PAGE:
Exploring Guilin and the surrounding area was some of our favorite time spent in China. Very different from the hectic cities we visited, Guilin was much more relaxed. We toured around Xingping and Yangshuo while we were there, which is the home to some beautiful scenery. We cruised down the Li River, bicycled down backroads of Yangshuo, hiked up Laozhai mountain to get some epic views, and even learned the traditional way to make paper fans! Guilin was our last major stop in China and it was a nice way to end our stay there, taking in the countryside and getting a chance to breathe some fresh, non-polluted air. Guilin and the surrounding areas were absolutely a highlight of China.

Overall, China was a very interesting country to travel through. It was one of the harder countries to get past the language barrier, but that made it interesting. It was fun (and sometimes frustrating) trying to figure out simple things like order food or get a taxi. With the food, it definitely led us to ordering things we wouldn’t normally have. Just reading the menus was an adventure at times. Google Translate helped us a lot but wasn’t always accurate, giving us things such as ‘three wire salad’, ‘mixed ear cabbage,’ and my favorite, ‘cold fungus.’ Besides the language, the culture was quite different, and we felt out of our element a few times (not nearly as crazy as India though). Besides the challenges, we still had a great time there and would go back and explore more of the country some day.




The highlight of Xi’an, the ancient capital of China, was seeing the Terracotta Warriors. A collection of terracotta sculptures dating back to 246 BC, these figures were built to protect Emperor Qin Shi Huang when he passed into the afterlife. There are three pits that have been dug up and open to the public and they contain thousands of soldiers, chariots, and horses; all unique. There are tons more that haven’t yet been unearthed. More than 700,000 people worked on constructing the terracotta army, and the process took over 40 years. The warriors weren’t discovered until 1974, when farmers were digging a well and came across one of them.

Walking into a building the size of an aircraft hangar, we were greeted with thousands of warriors looking right at us. It was incredible seeing them in person and witnessing the detail that went into each one. Every soldier was different and unique, and you could tell the rank of each one based on details such as hair, shoes, and weapons. It’s really crazy to think how old these are.

Our guide was excited to tell us that Bill Clinton visited here during his tour of China in 1998.

After seeing the Terracotta warriors, we climbed to the top of the old city wall. 6786 ft up and 8768 long, it is the largest and the most well-preserved city walls in China. We rented bikes and rode along the top for a while which was really fun. However, it was 100 degrees out, so we didn’t stay up there for too long.


The Great Wall of China


One of the biggest things we knew we had to do while in Beijing was visit the Great Wall. There are a few sections of wall that you can visit, with some being more popular than others. Badaling is the most popular for Chinese tourists, as public transportation there is very easy and that’s where almost all the large bus tours go. Mutianyu is the best-preserved section of wall and most popular with foreign tourists. We opted to go with neither and instead take a tour to Jinshanling and Gubeikou, where there would be far less people. Jinshanling is another preserved section that doesn’t see as many visitors as the area around it is just starting to be built up to accommodate more people. It was nice to go to a section where we weren’t swarmed and have hundreds of other people in all our pictures. The next section, Gubeikou, is a ‘wild’ section of the wall. Completely unrestored, nature has taken over here, and it was really cool to see a more rundown section.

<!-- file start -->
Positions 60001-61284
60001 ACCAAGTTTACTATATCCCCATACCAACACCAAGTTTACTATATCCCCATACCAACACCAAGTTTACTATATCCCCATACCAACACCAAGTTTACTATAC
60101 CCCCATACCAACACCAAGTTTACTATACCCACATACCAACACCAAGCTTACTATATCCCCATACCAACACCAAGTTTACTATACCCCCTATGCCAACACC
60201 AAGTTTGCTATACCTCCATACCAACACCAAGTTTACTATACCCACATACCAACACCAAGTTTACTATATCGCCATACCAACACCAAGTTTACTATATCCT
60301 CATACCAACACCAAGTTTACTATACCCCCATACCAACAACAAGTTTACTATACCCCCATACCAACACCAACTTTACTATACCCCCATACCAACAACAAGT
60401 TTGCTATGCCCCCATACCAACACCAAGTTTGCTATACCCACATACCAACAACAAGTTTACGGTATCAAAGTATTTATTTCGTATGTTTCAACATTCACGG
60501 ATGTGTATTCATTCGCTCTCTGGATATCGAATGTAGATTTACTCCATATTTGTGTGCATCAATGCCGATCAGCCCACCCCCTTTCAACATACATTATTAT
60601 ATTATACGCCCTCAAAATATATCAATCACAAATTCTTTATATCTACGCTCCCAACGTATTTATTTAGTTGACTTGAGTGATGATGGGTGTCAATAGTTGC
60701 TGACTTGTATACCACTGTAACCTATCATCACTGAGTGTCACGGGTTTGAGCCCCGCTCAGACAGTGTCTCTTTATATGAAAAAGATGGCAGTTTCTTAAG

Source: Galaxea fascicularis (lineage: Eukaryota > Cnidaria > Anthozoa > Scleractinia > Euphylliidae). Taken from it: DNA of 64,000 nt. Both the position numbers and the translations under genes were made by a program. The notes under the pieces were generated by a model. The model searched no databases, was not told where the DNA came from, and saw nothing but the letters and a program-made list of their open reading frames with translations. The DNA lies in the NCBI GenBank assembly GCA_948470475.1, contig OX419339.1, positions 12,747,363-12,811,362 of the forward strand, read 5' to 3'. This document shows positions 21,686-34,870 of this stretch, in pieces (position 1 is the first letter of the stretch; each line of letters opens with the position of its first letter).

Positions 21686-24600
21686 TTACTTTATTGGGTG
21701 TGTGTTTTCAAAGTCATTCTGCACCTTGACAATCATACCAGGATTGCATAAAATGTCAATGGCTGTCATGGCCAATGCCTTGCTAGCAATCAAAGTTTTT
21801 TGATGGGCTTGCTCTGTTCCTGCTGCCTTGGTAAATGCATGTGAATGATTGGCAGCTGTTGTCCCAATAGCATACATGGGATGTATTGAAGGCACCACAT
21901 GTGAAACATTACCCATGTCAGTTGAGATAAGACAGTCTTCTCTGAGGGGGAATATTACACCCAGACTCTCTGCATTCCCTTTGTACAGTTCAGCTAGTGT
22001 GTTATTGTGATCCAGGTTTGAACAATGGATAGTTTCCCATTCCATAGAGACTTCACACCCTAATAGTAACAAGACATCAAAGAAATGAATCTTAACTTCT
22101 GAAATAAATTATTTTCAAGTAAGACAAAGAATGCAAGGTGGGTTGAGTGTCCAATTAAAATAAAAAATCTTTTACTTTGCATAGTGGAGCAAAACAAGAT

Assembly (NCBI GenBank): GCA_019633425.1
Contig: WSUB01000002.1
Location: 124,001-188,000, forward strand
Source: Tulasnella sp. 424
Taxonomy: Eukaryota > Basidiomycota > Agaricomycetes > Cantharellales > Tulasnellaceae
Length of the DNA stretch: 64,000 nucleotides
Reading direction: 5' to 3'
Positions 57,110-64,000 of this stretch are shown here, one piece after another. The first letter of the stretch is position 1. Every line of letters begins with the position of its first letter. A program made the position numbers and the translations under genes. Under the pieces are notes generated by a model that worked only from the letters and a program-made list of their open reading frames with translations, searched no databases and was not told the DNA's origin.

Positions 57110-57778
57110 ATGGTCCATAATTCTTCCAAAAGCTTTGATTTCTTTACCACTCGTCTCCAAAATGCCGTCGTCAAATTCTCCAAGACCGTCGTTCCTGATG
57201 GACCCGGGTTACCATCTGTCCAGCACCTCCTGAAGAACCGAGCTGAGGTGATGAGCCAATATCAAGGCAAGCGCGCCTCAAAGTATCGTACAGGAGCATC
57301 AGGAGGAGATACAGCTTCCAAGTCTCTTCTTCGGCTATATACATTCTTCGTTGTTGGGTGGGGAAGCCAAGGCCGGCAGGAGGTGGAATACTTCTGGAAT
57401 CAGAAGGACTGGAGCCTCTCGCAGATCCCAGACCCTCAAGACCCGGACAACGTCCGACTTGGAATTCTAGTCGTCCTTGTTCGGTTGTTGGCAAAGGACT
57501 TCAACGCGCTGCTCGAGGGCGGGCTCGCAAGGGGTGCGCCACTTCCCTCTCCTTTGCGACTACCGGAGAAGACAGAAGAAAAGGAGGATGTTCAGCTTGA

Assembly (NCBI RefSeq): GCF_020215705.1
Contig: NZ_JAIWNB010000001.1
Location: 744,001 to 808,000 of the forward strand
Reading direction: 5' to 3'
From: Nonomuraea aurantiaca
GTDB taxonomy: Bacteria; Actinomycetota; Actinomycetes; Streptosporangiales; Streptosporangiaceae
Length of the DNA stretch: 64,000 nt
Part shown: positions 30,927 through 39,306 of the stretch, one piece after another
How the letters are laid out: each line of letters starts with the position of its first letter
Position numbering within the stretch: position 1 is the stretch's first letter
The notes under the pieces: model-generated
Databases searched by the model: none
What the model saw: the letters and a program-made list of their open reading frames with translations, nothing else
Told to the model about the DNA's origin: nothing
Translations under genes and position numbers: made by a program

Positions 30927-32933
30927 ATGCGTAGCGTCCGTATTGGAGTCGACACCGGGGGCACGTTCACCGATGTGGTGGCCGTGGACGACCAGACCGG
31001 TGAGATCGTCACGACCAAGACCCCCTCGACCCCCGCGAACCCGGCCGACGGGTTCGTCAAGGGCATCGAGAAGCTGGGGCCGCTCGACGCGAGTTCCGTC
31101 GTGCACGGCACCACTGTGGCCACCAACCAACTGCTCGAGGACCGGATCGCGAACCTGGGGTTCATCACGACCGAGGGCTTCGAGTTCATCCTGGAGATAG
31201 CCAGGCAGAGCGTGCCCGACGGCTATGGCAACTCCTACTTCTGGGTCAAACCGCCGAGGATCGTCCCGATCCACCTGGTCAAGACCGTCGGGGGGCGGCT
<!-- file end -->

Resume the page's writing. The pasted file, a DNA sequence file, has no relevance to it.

Snaking its way through mountains and valleys, the Great Wall runs for over 10,000 miles in northern China. The first sections of wall were built as far back as the 7th century BC. The wall has been rebuilt, maintained, and improved by many different dynasties, and the majority of the existing wall is from the Ming Dynasty (1368-1644). The main purpose of the wall was to protect China from Mongolian invaders. Overall, it was effective in stopping semi-nomadic invaders but could not stop larger scale invasions.

Seeing the Great Wall in person was incredible and even more amazing than we had expected. After the 2-hour drive from Beijing, our group (us, a lovely couple from Arizona, and another from Portugal) hiked a circle route through the Jinshanling section of wall. At roughly 50 (sometimes 100) yard intervals there were watchtowers we could climb up to get an even better view of the landscape surrounding the wall.

For lunch we stopped in a small town in Inner Mongolia, an autonomous region of northern China. The population here is more of a mix of Russian and Mongolian, while the landscape starts to become more defined by green steppe and arid desert the further north you go. We ended up at a tiny restaurant, and our guide ordered over a half-dozen dishes for us all to try. Everything we tried was delicious, and this was hands down our favorite meal in all of China. Our small stop here made me want to visit Mongolia, but we’ll save that for another time! After lunch we headed back to the wall but along they way we made a quick pitstop to shake down some pear trees! At least our guide told us they were pears, though we thought they were more like peaches. Either way, they were good.

We then continued on to the second portion of wall that we were stopping at; Gubeikou. We hiked up to the wall and found a nice stop to watch sunset at. This section was much different than the nicely restored section we visited, and it was cool to see two diverse segments of the wall. Visiting the Great Wall was definitely one of our highlights of China, and the beauty of it will stick with us.